Research on shipwrecks in Lake Champlain, which has cold, fresh water similar to the Great Lakes, strongly suggests that zebra mussels are accelerating the corrosion of iron fasteners and features of shipwrecks there, probably due to the complex communities of bacteria that accumulate under the thick layers of mussels. Additionally, water quality data definitively document the loss of iron into the water column above the surface of zebra mussel colonies on the wrecks (Watzin et al. 2001). Although the long-term implications of the findings on the structural integrity of shipwrecks is still not clear, it is reasonable to expect that some degree of physical integrity is being lost. Of additional concern is the weight that multiple layers of mussels add to wrecks sites, particularly to pieces of the wreck that may already be loosely attached or breaking off. Moreover, the total weight of mussels encrusted across an entire shipwreck site can potentially be significant. The weight of mussels has been known to sink submerged buoys, and similar forces are surely at play on shipwreck sites. Notably, shipwrecks in depths where limited sunlight and colder water results in less available food were once thought to be beyond the reach of invasive mussels, though since approximately 2003, these sites too have been colonized by quagga mussels.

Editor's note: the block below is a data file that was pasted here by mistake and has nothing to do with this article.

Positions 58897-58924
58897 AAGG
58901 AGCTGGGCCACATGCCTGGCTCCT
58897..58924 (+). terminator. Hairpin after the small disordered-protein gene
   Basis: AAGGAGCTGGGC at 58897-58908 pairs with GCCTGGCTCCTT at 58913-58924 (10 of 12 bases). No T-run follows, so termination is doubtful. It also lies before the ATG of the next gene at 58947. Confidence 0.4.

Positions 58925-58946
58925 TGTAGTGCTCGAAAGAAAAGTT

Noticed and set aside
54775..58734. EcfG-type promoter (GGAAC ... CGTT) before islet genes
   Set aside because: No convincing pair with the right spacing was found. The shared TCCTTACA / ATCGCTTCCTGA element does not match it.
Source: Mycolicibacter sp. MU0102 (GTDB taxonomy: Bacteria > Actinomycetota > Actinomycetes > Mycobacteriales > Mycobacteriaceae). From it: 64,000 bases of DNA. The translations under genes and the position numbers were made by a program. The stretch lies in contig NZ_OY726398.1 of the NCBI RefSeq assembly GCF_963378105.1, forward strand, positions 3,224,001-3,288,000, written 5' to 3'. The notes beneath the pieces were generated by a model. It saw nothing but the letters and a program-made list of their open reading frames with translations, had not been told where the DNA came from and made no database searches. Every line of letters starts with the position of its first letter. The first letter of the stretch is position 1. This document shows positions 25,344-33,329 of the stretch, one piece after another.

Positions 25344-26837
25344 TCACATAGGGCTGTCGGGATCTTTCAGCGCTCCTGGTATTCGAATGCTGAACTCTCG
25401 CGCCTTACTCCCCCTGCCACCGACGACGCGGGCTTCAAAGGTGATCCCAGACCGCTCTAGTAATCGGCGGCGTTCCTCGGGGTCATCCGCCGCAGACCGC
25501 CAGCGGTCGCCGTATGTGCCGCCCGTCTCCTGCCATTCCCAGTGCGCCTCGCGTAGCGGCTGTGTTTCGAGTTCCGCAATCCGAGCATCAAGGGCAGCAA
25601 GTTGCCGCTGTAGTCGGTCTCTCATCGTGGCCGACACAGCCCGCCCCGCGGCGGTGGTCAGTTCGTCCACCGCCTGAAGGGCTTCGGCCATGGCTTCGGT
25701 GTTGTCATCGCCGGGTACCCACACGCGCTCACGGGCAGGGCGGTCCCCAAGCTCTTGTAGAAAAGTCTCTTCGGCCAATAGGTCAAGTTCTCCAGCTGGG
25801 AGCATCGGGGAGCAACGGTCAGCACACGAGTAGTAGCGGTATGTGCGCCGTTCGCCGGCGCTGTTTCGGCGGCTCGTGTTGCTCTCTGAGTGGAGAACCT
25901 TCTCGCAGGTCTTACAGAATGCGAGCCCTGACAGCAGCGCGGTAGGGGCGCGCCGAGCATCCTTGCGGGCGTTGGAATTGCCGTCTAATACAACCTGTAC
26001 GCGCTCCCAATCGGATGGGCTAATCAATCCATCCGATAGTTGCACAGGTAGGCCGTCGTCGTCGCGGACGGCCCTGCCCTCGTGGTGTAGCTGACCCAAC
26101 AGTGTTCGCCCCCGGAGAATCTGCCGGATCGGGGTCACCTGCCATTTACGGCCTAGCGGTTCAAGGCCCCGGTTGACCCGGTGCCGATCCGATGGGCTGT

The public interpretation of shipwreck sites, and perhaps even the public's appreciation for shipwrecks, is also challenged by the presence of thick layers of detail-obscuring mussels. Interestingly, filter feeding mussels have greatly improved water clarity throughout the Great Lakes, presenting a Faustian bargain of sorts. Throughout the Great Lakes, water clarity has increased by 38.5 percent (Higgins and Vander Zander 2010). According to studies by NOAA's Great Lakes Environmental Lab in offshore Lake Michigan, secchi depth7 was 19.7 feet in 1985-1989, 23 feet in 1995-1998, and 59 feet in 2007-2010. Although quagga mussel numbers are higher in Lake Michigan than Lake Huron, these values give an estimate of the impact mussels can have on water clarity (T. Nalepa, NOAA GLERL, pers. comm., 2012). With quagga mussels now displacing zebra mussels in much of Lake Huron, a similar trend can be expected in and around the sanctuary. Today in Lake Huron, there are seasonal periods where visibility can reach 100 feet, and average visibility in offshore areas is 50 feet or better throughout the year. Prior to invasive mussels in the Lake Huron, visibility rarely exceeded 20 feet and was often less. Consequently, divers, snorkelers, kayakers and tourists aboard glass bottom boats now have a far easier time seeing shipwrecks, albeit they are colonized by invasive mussels.